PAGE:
Can we love our enemy? Only through Christ who lives in our heart, can we love our enemy. We must take hold of love, not as a feeling, but as an attitude and an action. We must choose it. We must choose to love, forgive, and pray for our enemy, because God commands it of us.

Dear Lord, Once again You ask of me a hard thing. Help me to forgive and love my enemy. I release the judgment of my enemy’s sins to You, God, for you are a faithful and righteous judge. Please help my enemy repent and find forgiveness and a new life in Christ. In Jesus’ Name, Amen.

Application Steps:

Spend time in prayer asking God if there is someone you have not forgiven. Then, forgive your enemy. Look for ways in which you can do good and bless them. Spend time praying for their salvation or deliverance.


If it was in your power to save your enemy’s life, would you?

Does being unforgiving harm you or your enemy more?

Is it possible for God to bring your enemy to salvation?

Power Verses:

Luke 6:27-28 (NIV) “But I tell you who hear me: Love your enemies, do good to those who hate you, bless those who curse you, pray for those who mistreat you.”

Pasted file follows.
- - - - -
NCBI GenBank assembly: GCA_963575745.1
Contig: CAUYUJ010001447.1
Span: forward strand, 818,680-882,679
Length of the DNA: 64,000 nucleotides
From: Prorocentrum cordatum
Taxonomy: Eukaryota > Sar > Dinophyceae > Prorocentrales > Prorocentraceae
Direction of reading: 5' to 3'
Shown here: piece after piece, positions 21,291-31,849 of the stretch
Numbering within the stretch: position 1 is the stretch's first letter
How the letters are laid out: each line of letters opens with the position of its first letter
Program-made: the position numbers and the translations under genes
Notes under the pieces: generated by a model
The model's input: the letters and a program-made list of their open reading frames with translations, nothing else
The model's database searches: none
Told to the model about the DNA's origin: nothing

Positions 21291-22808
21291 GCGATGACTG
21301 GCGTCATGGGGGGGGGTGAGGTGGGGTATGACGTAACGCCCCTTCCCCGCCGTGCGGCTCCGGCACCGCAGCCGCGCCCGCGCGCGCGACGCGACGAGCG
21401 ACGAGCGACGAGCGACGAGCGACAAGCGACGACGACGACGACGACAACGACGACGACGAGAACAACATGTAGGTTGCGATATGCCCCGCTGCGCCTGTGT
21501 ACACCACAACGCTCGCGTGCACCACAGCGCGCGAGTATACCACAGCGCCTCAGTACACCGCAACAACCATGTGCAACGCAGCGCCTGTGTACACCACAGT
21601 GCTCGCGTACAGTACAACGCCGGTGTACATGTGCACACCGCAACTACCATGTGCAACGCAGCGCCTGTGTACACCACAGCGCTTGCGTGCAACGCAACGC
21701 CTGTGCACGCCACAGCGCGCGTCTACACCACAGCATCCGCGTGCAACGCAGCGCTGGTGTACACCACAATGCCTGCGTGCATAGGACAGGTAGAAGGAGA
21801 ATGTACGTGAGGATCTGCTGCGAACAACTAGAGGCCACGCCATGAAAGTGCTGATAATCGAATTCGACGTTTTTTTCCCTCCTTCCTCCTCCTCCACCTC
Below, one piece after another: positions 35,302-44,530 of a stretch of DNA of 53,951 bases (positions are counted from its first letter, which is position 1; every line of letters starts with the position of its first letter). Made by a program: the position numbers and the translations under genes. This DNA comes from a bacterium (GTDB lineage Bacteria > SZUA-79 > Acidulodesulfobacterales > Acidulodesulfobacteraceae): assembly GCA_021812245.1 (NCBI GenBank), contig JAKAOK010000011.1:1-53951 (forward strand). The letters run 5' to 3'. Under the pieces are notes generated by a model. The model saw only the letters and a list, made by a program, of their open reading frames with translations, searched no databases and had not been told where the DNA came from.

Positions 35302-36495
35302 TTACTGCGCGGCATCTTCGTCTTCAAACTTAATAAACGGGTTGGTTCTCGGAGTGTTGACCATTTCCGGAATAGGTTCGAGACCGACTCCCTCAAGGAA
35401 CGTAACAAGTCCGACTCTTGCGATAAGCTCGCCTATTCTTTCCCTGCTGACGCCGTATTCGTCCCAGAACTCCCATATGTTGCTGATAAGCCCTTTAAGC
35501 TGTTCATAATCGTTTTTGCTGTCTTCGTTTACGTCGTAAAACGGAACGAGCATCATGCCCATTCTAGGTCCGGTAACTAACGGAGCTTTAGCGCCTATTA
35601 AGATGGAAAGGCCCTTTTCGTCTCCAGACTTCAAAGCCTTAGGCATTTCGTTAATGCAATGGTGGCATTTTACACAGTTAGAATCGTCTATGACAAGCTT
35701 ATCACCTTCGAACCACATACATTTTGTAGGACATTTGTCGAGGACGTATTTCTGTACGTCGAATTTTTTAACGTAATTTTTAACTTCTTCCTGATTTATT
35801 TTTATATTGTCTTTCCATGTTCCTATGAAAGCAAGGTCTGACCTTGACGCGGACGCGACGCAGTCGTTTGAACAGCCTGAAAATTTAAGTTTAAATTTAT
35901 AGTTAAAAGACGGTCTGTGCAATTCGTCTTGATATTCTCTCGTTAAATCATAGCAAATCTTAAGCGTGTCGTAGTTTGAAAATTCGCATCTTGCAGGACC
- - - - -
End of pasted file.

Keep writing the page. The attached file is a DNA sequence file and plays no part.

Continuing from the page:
James 1:19-20 (NIV) “My dear brothers, take note of this: Everyone should be quick to listen, slow to speak and slow to become angry, for man’s anger does not bring about the righteous life that God desires.”

6 Responses to “Fueling My Revenge”

  1. Tami (sis) says:

    Again Mugs…i’m grateful God uses your writings to convict me and show me HIS ways. Thanks so much for this.

  2. Carolyn says:

    Mugs, Thank you for sharing. It is necessary that we not hold unforgiveness because He commands it. Anything He requires He will enable and empower us to do if we look to Him. I have a saying: I wanna want to, but I don’t want to; and if You don’t make me want to -I won’t want to. I’m so glad He takes my “wanna want to” and turns it to “want to” so that I can please Him.

  3. Nissa says:

    This was definitely deep, powerful and heartfelt….thanks for sharing….

  4. Mugs says:

    Carolyn…your saying reminds me of the father who told Jesus, “Lord, I believe; help my unbelief.”

  5. Sherri Easterday says:

    Hhhmmm thanks for giving me a new perspective in this area. As a medic it matters little to me who I help, save or touch. I’m driven by the sheer awe of human life and the great responsibility on my shoulders. I try very hard to treat the worst of the worst just as I would the sweet little old lady, yet never relating that discipline to forgiveness and revenge. Oh how we like our revenge, if only in our minds, countless hours are spent plotting and planning. But you as so right, “for I do not know who God will save or which heart He will change.”

    Awesome, thanks….

  6. Kathy says:

    Sherri, Thanks for the reminder that you are a medic. I pray for those who have helped Howard in the past and now will remember you also. Blessings on your day.